Real-time volcanic eruption monitoring with GLD360
Blog courtesy of Chris Vagasky, Meteorologist and North America Soundings Solutions Manager, Vaisala
We’ve written about volcanic lightning multiple times in recent years. Combining two of nature’s great forces – volcanoes and lightning – it certainly is an interesting topic, and it catches attention when it occurs. It’s no surprise, then, that our attention was captured when La Soufrière, a volcano on Saint Vincent in the Lesser Antilles, began a series of explosive eruptions on the morning of April 9, 2021.
Volcanic eruptions bring significant hazards to aviation, life, and property, so it is important to monitor volcanoes in real-time. Many volcanoes are heavily instrumented, monitoring their shape, tilt, earthquakes, and gas emissions. Satellites keep constant view for ash plumes and gas emissions. Even ceilometers can be used to monitor volcanic ash as it travels around the world.
But did you know lightning detection can play a vital role in volcano monitoring? It is not uncommon that volcanic eruptions produce lightning, as we have discussed in previous blogs. Global Lightning Dataset GLD360 has detected lightning in the eruptions of Anak Krakatau, Bogoslof, Taal, and others in recent years.
Between April 9 and April 12, GLD360 detected more than 1,200 in-cloud and cloud-to-ground lightning events associated with the ash plumes of the explosive eruptions. The image below shows GLD360 lightning detections and satellite data from one of the La Soufrière explosions on April 9. The bright white cloud to the east of Saint Vincent is the ash plume drifting with the winds and the colored dots, squares, and plus signs are detected lightning events. The combination of satellite and lightning data helps meteorologists and volcanologists identify where dangerous ash emissions are located.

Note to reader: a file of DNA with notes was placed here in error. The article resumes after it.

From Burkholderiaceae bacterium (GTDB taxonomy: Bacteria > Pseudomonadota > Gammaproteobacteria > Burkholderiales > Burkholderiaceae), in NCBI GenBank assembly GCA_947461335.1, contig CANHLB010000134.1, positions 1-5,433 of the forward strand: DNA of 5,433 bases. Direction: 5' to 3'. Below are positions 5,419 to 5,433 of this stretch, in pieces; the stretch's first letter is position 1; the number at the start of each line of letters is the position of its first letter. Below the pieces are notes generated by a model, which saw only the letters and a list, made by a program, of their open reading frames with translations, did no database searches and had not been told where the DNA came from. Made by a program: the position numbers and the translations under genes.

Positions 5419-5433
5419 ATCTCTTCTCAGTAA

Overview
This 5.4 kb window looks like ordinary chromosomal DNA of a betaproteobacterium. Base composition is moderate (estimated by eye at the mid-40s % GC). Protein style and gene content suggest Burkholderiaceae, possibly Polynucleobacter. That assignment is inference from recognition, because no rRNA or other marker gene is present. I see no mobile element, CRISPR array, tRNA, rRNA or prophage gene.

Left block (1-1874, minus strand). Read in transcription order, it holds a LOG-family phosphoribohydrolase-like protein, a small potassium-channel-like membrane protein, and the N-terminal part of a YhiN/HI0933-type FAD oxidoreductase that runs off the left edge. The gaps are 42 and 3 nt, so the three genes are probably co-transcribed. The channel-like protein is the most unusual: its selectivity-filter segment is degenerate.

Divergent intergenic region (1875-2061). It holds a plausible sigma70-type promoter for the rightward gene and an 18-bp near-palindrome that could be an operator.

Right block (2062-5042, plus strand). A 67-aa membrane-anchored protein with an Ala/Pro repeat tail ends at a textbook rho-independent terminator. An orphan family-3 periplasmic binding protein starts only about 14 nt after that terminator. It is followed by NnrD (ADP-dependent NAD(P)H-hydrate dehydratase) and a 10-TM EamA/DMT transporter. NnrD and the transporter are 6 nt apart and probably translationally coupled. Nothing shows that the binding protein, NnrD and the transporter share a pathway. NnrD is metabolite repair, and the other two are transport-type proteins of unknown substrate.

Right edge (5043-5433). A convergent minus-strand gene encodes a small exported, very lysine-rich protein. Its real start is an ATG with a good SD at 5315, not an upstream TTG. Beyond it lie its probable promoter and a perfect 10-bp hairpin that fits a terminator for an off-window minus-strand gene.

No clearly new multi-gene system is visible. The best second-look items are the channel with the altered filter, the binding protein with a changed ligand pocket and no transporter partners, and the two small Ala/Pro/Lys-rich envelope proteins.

With each new explosion from the volcano, more lightning was produced. A loop showing the ash plumes and lightning between April 9 and April 12 is available here. GLD360 provides new data within 35 seconds of lightning being detected. Satellite imagery typically updates every five minutes, occasionally as quickly as every minute. In volcanic eruptions that produce lightning, real-time lightning data can provide advanced notice of new eruptions by as much as four minutes. This faster alerting can help provide advanced warning for improved safety.
With each new lightning producing volcanic eruption, scientists are learning more about the phenomenon. These learnings will help volcanologists and meteorologists improve volcano alerts in the future, keeping flights, people, and property safer.